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Browne earlier in his career (Photo by Richard E. Aaron/Redferns)

He’s frustrated with big business, such as agrochemical firm Monsanto, the recent nuclear renaissance (“none of which addresses the waste problem”), and even the concept of democracy (“there’s the possibility that democracy doesn’t work, that it’s not viable”), citing Socrates who was “not in favour of democracy”.

Browne is extremely adept at steering the conversation and seems more at ease talking about campaigning topics than his own music, but he bristles again (quite rightly) with any suggestion that he’s less creative now than he was in the Seventies. “I’ve had people say all along, ‘I saw him when he was 18 and he was better then’, and they said it when I was 22 and 28 and 35, people prefer what they’ve already heard,” he claims. “If you listened to them you wouldn’t really make any of the music you made after you were 18.”

Browne, to some extent, has always had to combat the naysayers. Right from the start Atlantic Records’ Ahmet Ertegun infamously challenged his business partner David Geffen with: “If he [Browne] is such a big star, why don’t you do  it yourself?”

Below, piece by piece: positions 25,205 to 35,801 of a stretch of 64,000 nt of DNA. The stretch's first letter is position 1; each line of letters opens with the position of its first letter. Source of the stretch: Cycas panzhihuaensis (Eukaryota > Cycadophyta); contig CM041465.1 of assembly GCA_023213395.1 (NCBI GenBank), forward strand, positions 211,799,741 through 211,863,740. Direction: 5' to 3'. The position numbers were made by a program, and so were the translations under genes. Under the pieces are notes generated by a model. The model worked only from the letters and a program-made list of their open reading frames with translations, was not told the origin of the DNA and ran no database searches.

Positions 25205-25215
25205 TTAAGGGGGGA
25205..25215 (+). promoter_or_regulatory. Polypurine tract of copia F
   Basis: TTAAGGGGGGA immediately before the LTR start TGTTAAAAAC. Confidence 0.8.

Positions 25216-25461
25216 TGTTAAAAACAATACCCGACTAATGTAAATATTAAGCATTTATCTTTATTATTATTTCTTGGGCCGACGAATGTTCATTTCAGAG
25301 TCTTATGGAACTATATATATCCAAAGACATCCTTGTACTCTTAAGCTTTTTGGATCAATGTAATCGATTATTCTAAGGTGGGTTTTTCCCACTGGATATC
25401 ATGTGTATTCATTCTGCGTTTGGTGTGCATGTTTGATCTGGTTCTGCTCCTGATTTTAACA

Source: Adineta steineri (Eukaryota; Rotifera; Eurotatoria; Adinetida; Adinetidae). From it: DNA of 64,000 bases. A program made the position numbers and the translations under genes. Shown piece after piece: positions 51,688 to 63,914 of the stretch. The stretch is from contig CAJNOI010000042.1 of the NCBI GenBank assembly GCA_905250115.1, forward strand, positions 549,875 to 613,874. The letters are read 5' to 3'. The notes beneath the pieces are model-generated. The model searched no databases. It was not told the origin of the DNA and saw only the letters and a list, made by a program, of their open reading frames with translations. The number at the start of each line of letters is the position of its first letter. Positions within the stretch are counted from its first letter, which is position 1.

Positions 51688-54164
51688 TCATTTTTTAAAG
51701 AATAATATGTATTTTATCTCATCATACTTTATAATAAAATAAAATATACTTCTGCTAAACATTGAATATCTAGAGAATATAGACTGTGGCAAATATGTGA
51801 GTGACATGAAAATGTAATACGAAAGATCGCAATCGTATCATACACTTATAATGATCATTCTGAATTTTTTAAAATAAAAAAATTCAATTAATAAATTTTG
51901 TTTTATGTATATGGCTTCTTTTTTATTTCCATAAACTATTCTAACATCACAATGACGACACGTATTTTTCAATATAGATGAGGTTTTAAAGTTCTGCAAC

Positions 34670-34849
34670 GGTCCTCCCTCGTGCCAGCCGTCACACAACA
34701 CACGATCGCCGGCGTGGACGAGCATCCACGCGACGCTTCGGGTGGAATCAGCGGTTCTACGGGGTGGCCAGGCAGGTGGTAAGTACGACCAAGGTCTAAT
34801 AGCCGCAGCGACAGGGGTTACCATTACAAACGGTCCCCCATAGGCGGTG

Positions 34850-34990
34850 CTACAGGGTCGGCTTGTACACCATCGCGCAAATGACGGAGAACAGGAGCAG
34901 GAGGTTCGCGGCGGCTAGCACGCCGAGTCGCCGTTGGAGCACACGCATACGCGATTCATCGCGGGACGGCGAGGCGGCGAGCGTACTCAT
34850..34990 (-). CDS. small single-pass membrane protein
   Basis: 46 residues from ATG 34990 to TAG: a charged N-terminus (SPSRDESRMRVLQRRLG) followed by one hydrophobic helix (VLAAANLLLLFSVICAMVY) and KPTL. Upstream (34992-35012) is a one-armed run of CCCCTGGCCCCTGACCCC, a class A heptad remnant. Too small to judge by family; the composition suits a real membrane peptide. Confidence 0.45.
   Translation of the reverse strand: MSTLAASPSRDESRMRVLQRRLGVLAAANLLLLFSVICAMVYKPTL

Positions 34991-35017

So music mogul Geffen did and set up Asylum Records to sign him. Browne has always been unjustly knocked for being too laid-back, taking a bit too easy (his hit “Take It Easy” – a hit for the Eagles – is quite possibly most insanely addictive earworm ever written).

Browne, who still looks every inch a rock star with his luxuriant hair and open-necked shirt, is a survivor though, just like his hero Bob Dylan, whom he first saw play aged 15 in Santa Monica.

“Bob was on 60 Minutes a few years ago and he said that there was a time in his life when he was ‘doing magic’, like something was passing through him and he said ‘I could do it then but I can’t do it now,” he asserts. “It’s a courageous, brilliant and generous of him to say that and why should you have to do it again. It doesn’t have to be done twice for me. But he could be speaking for everyone when he says, ‘you can do it once, you don’t have to do it again’.”

Browne himself has come back time and again and his latest record is a testament to the durability of this exceptional American talent.

Jackson Browne performs at London’s Royal Albert Hall on 24 November. His latest album, ‘Standing in the Breach’, is out now